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Songs of drink and drums: Gabriel Ferrandini’s journey into the self

New album Hair of the Dog captures something of our primitive selves who looked for expression of our hopes, desires and search for new beginnings through the sound of a beat

Gabriel Ferrandini: narrative through rhythm (Photo: Carlos Fernandes)

Prehistoric man was not purely preoccupied with where his next meal was coming from nor, indeed, avoiding becoming an apex predator’s lunch. He had a rich inner life. Rebirth was an obsession, for obvious reasons, and cave people could be found not just making fertility idols, but taking mind-altering substances and playing rudimentary musical instruments of their own manufacture to enhance their exploration of existence and their place in it.

Perhaps this is why the debut album from Gabriel Ferrandini – a drum-centric journey into the self and a search for rebirth, inspired by the effects of alcohol – sounds so atavistic. Ferrandini is a US-born percussionist
of Portuguese, Mozambican, Brazilian and Italian descent and a key figure on the Lisbon free jazz scene as a past member of both the RED Trio and
Rodrigo Amado Motion Trio, both based in the Portuguese capital.

Collaboration has been central to his work – an improvised performance with Sonic Youth’s Thurston Moore at Lisbon cultural institution Galeria Zé
dos Bois in 2012 was a career high point, but with Hair of the Dog – his first solo LP – we find both a far less daunting proposition than Ferrandini’s anarchic free jazz work (an undeniably acquired taste) and him fully exploiting the opportunity to make an intensely personal work which, with
its sounds redolent of the mysteries and echoes of cave dwellings, also seems to hark back to the concerns of early man.


“This solo record is Gabe’s solo expedition of his inner psycho-geographical landscape,” Ferrandini’s sometime collaborator, LA-based musician Alex Zhang Hungtai, has remarked of Hair of the Dog, and Ferrandini has explained: “The whole record was made in a particularly difficult moment in my life… Going from the depths of despair to the peaks of exaltation – it’s hard to know which comes first. These cycles are hard to break when you are lost. Alcohol both helps and makes it more complicated. Hair of the dog: to drink to kill the hangover. Where and what really is rebirth?”

On the opening movement, Anjo Solidão (Solitary Angel), a minutes-long shimmering ambient drone cedes to Ferrandini’s drums, which seem to take on the quality of a personality recounting a story. “The main aim was to find a way that the drums are not only a rhythmical instrument – to give them a melodic voice,” Ferrandini has commented. “My challenge was to see how the narrative can be told, not only through rhythm, but emotionally, too.” In channelling the sort of staccato, expressive percussion used in Japanese Kabuki and Noh theatre on this track, he has thoroughly met that challenge.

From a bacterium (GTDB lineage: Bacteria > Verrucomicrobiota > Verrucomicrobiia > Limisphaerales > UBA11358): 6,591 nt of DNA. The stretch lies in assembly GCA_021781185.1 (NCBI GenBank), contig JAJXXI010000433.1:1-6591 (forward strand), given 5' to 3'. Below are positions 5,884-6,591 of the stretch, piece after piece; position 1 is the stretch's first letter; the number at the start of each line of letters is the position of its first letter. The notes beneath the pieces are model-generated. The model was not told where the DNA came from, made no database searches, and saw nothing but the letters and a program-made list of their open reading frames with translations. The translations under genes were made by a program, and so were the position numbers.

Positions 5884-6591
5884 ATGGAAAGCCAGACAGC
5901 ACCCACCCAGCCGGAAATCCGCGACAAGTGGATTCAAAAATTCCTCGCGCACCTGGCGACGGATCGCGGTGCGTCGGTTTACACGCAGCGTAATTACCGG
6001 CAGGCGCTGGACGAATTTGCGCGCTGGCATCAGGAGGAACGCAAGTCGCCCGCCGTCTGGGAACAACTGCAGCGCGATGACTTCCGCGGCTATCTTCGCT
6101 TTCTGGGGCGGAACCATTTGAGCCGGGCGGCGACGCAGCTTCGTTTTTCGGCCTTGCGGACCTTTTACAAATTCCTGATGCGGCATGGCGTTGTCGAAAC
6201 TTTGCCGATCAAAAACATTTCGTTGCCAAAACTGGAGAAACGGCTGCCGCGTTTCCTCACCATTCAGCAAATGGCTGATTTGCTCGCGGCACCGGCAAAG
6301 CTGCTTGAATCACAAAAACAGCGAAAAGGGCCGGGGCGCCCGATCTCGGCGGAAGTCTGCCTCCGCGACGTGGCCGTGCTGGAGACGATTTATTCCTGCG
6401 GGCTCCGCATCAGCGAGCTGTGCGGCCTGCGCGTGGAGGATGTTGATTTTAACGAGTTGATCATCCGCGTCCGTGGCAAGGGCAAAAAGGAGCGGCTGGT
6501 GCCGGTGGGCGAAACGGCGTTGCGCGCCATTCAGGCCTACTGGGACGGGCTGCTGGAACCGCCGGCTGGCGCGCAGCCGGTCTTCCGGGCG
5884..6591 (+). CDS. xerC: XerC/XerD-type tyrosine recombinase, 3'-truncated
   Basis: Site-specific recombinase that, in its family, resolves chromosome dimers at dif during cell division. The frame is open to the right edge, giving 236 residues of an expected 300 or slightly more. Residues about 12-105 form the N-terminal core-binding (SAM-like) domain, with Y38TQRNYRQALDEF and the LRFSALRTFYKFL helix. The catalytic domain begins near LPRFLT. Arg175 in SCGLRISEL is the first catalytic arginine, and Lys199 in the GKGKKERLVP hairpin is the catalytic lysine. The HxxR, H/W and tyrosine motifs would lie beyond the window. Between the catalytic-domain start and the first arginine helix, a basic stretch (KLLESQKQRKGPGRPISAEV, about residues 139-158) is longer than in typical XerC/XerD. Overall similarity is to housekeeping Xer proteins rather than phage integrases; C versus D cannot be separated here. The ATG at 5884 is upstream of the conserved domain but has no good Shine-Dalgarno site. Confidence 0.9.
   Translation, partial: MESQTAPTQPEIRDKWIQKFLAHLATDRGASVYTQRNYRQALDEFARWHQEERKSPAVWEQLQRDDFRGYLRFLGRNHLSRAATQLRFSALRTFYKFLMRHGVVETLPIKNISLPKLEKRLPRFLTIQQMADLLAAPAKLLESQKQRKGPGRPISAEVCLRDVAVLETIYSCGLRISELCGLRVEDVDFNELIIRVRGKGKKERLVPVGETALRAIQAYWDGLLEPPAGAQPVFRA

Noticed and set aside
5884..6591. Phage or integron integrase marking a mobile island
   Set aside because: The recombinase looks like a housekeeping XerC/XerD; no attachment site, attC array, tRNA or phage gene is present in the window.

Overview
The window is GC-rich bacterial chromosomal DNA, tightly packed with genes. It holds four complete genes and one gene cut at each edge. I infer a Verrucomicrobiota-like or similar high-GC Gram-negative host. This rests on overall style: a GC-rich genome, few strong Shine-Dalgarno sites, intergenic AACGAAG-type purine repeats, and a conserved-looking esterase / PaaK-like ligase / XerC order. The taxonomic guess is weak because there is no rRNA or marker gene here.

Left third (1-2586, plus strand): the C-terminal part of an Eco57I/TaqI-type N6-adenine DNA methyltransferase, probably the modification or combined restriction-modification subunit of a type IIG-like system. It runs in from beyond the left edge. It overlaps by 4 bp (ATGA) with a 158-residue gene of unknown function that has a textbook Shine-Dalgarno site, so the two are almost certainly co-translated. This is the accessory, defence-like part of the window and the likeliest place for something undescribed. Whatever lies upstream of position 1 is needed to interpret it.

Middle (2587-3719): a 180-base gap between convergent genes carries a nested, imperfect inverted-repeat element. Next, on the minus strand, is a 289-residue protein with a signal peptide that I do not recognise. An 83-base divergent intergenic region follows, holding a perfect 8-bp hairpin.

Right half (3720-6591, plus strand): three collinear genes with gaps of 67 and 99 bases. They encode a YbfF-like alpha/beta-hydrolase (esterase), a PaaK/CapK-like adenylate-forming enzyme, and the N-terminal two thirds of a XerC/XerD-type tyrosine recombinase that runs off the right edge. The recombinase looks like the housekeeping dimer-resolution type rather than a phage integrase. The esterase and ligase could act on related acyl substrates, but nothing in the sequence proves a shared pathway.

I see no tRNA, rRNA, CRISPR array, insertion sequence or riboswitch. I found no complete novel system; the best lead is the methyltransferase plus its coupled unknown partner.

While that opening track expresses Ferrandini’s sense of aloneness, the
unnerving and increasingly frantic second movement Naifa Diabos (Devil’s Knife) sees him find another “angel” and hunt down the devil. Appropriately enough, given this violent theme, the movement incorporates works for brass by the Italian aristocratic composer of the Renaissance Carlo Gesualdo, notorious for having murdered his wife and her lover. Put through the hands of Pedro Tavares, aka Funcionário, of ambient electronics duo Império Pacífico (another Lisboner whose recently released solo album Lisbon Dreams was inspired by his commute from the city of Setúbal into the capital as a student), this brass takes on sinister overtones.

The 20-minute-long third movement, Beginnings, is aptly named, moving from an ominous darkness expressed by Ferrandini’s drums and Tavares’s eerie processing of sounds into a heavenly, freeing ambience. Here the only steady beat of the whole work gives a sense of moving up and on. As with the rest of the album, silence plays a powerful role, the seconds of no sound at all carrying astonishing weight.

The drum is the elementary instrument – among the few complete prehistoric instruments to have been discovered are the astonishing more
than 20,000-year-old set of mammoth shoulder blades and jawbones striped
with red ochre found in Mezyn, Chernihiv Oblast, Ukraine, which made up a prehistoric drum kit. Hair of the Dog captures something of our primitive selves who looked for expression of our hopes, desires and search for new beginnings through the sound of a beat.

GABRIEL FERRANDINI IN FIVE SONGS

The Flame Alphabet (2013)
The eponymous track from the Lisbon-based Rodrigo Amado Motion Trio’s 2013 album is a sparse canvas of freely improvised sax stabs and Ferrandini’s clamouring drums.

Track 1.1 (2016)
After working with John Butcher on their second album Empire (2011), Ferrandini’s RED Trio again collaborated with the saxophonist on LP Summer Skyshift. This opening track found them indulging in full-blooded, deeply dissonant free jazz.

Âncora One (2016)
A collaboration between CanadianTaiwanese musician Alex Zhang Hungtai, Portuguese cellist David Maranha, and Ferrandini, this first movement of the LP Âncora has some of the psychedelic, trance-like and drone qualities also found on Ferrandini’s solo debut, Hair of the Dog.

Rua Nova da Piedade (2019)
This track opened the LP Volúpias, which was the result of Ferrandini’s
artist’s residency at Lisbon arts organisation Galeria Zé dos Bois (ZDB). Each track is named after a Lisbon street that leads from Ferrandini’s home to his studio and ZDB.

Anjo Solidão (2022)
The first of the three movements from Hair of the Dog, Solitary Angel presents a beatific landscape of experimental drone sounds that gives way to Ferrandini’s expressive drums.

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